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Publication numberUS7054359 B2
Publication typeGrant
Application numberUS 10/139,173
Publication dateMay 30, 2006
Filing dateMay 6, 2002
Priority dateJun 5, 2001
Fee statusPaid
Also published asUS20020186763
Publication number10139173, 139173, US 7054359 B2, US 7054359B2, US-B2-7054359, US7054359 B2, US7054359B2
InventorsRodney A. Kennedy, Thushara D. Abhayupala
Original AssigneeKoninklijke Philips Electronics N.V.
Export CitationBiBTeX, EndNote, RefMan
External Links: USPTO, USPTO Assignment, Espacenet
VSV-MOE pre-equalizer for 8-VSB DTV
US 7054359 B2
Abstract
A vestigial sideband (VSB) modulation minimum output energy (MOE) pre-equalizer operating on a received ATSC 8-VSB DTV signal includes one or more of an adaptive feed-forward filter and an adaptive feedback filter each utilizing only real adaptive coefficients, with the direct term for the overall filter constrained to unity to remove one degree of filter parameterization freedom. Adaptation of the filter(s) is based on minimizing a blind energy cost function, and is independent of adaptation of a conventional adaptive channel equalizer. The pre-equalized signal is passed to the conventional adaptive equalizer for channel equalization utilizing DFE, IIR-CMA, etc., resulting in performance improvements including faster convergence and greater robustness with relatively small implementation costs.
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Claims(15)
1. A pre-equalizer comprising:
a signal adder;
at least one adaptive filter coupled to the signal adder, an input to the pre-equalizer, and an output from the pre-equalizer, the at least one adaptive filter operating on one of an input signal to the pre-equalizer, or an output signal from the pre-equalizer and generating a signal which is added by the signal adder to the input signal, said adaptive filter having a feed-forward filter coupled between the signal adder and the output from the pre-equalizer and a feedback filter coupled within a feedback loop between the output from the pre-equalizer and the signal adder, where the pre-equalizer is an auto-regressive moving average filter;
wherein adaptation of the at least one adaptive filter is derived by minimizing an output energy cost function defined for the pre-equalizer, and
wherein the pre-equalizer generates an equalized output signal from the input signal for transmission to an equalizer performing channel equalization.
2. A pre-equalizer comprising:
a signal adder;
at least one adaptive filter coupled to the signal adder, an input to the pre-equalizer, and an output from the pre-equalizer, the at least one adaptive filter operating on one of an input signal to the pre-equalizer, or an output signal from the pre-equalizer and generating a signal which is added by the signal adder to the input signal, said adaptive filter having a feed-forward filter coupled between the input to the pre-equalizer and the signal adder; and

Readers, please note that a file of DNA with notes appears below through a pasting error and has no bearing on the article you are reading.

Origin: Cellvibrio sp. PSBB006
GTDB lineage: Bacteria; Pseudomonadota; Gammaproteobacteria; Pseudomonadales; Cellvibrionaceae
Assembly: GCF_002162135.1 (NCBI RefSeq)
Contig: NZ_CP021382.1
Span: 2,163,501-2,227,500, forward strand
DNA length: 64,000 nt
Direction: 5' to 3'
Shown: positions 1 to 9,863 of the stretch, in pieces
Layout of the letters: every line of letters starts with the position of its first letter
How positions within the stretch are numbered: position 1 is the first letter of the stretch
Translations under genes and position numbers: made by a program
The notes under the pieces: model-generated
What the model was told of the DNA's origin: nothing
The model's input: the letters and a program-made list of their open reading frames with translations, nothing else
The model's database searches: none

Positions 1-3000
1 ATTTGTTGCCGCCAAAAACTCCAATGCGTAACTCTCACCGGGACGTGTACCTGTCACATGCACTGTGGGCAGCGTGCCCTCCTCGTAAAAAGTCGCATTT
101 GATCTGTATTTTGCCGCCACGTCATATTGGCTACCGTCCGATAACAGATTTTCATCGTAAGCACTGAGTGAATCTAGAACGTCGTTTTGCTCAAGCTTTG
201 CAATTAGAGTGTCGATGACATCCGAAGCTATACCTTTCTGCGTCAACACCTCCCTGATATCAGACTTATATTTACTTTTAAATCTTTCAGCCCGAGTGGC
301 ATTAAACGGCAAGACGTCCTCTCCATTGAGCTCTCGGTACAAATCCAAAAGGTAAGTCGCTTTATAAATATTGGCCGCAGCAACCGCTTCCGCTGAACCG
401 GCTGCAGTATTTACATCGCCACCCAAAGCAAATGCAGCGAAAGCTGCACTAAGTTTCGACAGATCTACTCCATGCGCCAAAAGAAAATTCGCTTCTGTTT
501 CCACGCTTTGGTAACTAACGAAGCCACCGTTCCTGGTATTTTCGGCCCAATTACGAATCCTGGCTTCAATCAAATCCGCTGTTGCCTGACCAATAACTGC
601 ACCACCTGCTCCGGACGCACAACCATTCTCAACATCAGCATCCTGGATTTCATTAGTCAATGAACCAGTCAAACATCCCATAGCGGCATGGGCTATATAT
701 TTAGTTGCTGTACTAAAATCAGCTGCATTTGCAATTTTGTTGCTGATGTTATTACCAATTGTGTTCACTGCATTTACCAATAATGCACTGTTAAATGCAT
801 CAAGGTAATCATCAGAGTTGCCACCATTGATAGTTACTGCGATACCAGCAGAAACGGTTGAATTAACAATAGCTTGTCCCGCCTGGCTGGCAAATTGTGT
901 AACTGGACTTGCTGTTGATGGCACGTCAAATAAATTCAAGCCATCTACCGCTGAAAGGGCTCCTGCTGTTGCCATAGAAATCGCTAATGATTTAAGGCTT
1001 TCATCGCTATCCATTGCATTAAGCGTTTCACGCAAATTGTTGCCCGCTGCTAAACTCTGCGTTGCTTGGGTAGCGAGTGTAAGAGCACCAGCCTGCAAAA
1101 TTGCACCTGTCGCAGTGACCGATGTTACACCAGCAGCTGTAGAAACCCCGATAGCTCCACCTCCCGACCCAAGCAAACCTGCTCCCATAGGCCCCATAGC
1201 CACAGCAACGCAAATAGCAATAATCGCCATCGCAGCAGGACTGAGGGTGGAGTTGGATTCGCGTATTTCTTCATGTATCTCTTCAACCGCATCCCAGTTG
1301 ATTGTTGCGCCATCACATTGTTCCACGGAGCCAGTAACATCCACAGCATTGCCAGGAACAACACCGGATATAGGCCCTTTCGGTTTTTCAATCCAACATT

a unity gain filter coupled between the input to the pre-equalizer and the signal adder in parallel with the feed-forward filter,
wherein the pre equalizer is a transversal filter;
wherein adaptation of the at least one adaptive filter is derived by minimizing an output energy cost function defined for the pre-equalizer, and
wherein the pre-equalizer generates an equalized output signal from the input signal for transmission to an equalizer performing channel equalization.
3. The pre-equalizer according to claim 1, wherein adaptation of the at least one adaptive filter employs a minimum output energy blind criterion algorithm.
4. The pre-equalizer according to claim 1, wherein the at least one adaptive filter employs only real coefficients.
5. The pre-equalizer according to claim 1, wherein the at least one adaptive filter is a linear filter employing real coefficients and acting on complex symbol spaced input samples to generate complex symbol spaced output samples.
6. A receiver comprising:
an input for receiving an input signal;
a channel equalizer; and
a pre-equalizer coupled between the input and the channel equalizer, the pre-equalizer comprising:
a signal adder;
at least one adaptive filter coupled to the signal adder, an input to the pre-equalizer, and an output from the pre-equalizer, the at least one adaptive filter operating on one of an input signal to the pre-equalizer or an output signal from the pre-equalizer and generating a signal which is added by the signal adder to the input signal, said adaptive filter having a feed-forward filter coupled between the signal adder and the output from the pre-equalizer and a feedback filter coupled within a feedback loop between the output from the pre-equalizer and the signal adder, where the pre-equalizer is an auto-regressive moving average filter;
wherein adaptation of the at least one adaptive filter is derived by minimizing a output energy cost function defined for the pre-equalizer, and
wherein the pre-equalizer generates an equalized output signal from the input signal for transmission to the channel equalizer.
7. A receiver comprising:
an input for receiving an input signal;
a channel equalizer; and
a pre-equalizer coupled between the input and the channel equalizer, the pre-equalizer comprising:
a signal adder;
at least one adaptive filter coupled to the signal adder, an input to the pre-equalizer, and an output from the pre-equalizer, the at least one adaptive filter operating on one of an input signal to the pre-equalizer or an output signal from the pre-equalizer and generating a signal which is added by the signal adder to the input signal, said adaptive filter having a feed-forward filter coupled between the input to the pre-equalizer and the signal adder; and
a unity gain filter coupled between the input to the pre-equalizer and the signal adder in parallel with the feed-forward filter,
wherein the pre-equalizer is a transversal filter;
wherein adaptation of the at least one adaptive filter is derived by minimizing a output energy cost function defined for the pre-equalizer, and